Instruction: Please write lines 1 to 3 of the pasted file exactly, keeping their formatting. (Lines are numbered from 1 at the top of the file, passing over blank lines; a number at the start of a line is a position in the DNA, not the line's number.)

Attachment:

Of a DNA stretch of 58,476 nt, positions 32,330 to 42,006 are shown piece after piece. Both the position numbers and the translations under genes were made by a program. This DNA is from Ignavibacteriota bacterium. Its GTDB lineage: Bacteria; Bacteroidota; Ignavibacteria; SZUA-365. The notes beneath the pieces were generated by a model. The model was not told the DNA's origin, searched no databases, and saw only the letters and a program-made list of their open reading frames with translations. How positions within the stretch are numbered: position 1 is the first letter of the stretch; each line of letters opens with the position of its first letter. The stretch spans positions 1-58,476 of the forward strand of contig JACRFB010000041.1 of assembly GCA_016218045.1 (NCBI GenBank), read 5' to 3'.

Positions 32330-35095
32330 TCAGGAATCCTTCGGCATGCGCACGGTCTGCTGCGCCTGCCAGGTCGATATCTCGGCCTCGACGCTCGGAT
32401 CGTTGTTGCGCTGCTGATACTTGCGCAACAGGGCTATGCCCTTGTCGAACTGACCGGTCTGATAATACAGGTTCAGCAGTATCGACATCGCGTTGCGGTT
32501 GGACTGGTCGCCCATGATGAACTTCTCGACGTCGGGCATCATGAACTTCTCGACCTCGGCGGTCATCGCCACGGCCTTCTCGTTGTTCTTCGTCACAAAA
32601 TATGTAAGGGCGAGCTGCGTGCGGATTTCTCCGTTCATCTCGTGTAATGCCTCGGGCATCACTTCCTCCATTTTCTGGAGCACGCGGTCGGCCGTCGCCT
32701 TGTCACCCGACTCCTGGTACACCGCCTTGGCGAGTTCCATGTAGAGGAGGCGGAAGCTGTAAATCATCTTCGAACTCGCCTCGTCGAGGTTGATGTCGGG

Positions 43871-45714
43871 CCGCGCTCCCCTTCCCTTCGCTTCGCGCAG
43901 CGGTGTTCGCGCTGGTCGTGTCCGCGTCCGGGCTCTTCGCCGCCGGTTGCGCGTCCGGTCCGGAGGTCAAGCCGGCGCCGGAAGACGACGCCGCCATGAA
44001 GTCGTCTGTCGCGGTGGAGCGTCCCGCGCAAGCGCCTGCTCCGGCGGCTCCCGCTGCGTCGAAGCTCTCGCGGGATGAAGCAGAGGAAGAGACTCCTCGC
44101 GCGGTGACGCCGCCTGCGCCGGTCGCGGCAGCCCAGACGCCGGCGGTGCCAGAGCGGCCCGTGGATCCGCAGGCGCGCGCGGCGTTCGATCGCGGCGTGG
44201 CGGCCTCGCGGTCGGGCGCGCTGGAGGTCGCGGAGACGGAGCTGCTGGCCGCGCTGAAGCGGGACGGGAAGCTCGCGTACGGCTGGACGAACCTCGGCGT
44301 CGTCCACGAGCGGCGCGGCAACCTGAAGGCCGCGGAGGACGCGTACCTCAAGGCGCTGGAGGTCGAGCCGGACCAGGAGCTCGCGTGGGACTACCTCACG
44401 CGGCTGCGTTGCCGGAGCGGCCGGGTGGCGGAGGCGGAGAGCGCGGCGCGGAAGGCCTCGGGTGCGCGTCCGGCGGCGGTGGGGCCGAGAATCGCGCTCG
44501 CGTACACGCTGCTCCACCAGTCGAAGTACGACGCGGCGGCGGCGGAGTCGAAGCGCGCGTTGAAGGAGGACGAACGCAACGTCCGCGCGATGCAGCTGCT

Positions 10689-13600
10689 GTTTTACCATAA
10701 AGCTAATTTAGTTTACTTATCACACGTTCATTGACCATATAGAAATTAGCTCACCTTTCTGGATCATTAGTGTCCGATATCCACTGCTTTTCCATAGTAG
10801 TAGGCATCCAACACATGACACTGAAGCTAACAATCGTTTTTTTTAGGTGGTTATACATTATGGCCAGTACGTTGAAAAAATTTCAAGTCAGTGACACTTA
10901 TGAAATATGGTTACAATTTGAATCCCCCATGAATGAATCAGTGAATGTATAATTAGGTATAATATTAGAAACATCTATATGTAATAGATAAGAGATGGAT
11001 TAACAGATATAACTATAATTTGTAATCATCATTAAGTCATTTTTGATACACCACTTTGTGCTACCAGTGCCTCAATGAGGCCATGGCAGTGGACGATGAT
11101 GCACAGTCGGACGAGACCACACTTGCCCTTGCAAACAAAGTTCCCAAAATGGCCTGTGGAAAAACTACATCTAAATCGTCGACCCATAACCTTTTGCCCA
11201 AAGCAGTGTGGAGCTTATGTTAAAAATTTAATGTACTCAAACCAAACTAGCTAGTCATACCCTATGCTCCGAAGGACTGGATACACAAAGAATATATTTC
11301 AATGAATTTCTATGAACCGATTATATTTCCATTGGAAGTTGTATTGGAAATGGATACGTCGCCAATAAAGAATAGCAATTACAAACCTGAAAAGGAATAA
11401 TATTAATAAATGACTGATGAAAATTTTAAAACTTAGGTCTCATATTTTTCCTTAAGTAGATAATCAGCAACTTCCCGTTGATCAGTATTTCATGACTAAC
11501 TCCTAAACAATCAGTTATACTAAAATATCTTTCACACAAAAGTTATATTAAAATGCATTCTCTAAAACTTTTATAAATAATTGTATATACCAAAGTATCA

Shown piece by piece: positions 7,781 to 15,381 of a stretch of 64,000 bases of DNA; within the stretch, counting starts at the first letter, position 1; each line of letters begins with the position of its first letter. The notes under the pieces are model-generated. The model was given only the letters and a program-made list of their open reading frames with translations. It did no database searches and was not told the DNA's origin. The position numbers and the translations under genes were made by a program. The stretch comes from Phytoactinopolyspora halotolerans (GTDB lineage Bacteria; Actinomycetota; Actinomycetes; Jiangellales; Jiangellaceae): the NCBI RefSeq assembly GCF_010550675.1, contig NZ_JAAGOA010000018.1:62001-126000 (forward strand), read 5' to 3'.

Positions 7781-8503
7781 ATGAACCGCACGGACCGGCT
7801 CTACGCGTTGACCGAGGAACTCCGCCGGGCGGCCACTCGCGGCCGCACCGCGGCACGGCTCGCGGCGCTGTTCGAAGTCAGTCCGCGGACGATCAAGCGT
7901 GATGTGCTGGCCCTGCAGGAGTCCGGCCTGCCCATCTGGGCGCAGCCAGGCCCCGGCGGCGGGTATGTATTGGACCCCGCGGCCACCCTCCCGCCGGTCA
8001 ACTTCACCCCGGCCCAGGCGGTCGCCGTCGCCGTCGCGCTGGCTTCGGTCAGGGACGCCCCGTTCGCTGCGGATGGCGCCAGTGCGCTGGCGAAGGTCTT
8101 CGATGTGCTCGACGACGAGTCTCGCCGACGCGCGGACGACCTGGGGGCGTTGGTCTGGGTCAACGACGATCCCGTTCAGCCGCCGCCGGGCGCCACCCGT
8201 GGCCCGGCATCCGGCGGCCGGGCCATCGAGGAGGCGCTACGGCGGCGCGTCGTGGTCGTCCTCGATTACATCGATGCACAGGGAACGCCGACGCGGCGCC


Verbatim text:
Of a DNA stretch of 58,476 nt, positions 32,330 to 42,006 are shown piece after piece. Both the position numbers and the translations under genes were made by a program. This DNA is from Ignavibacteriota bacterium. Its GTDB lineage: Bacteria; Bacteroidota; Ignavibacteria; SZUA-365. The notes beneath the pieces were generated by a model. The model was not told the DNA's origin, searched no databases, and saw only the letters and a program-made list of their open reading frames with translations. How positions within the stretch are numbered: position 1 is the first letter of the stretch; each line of letters opens with the position of its first letter. The stretch spans positions 1-58,476 of the forward strand of contig JACRFB010000041.1 of assembly GCA_016218045.1 (NCBI GenBank), read 5' to 3'.

Positions 32330-35095
32330 TCAGGAATCCTTCGGCATGCGCACGGTCTGCTGCGCCTGCCAGGTCGATATCTCGGCCTCGACGCTCGGAT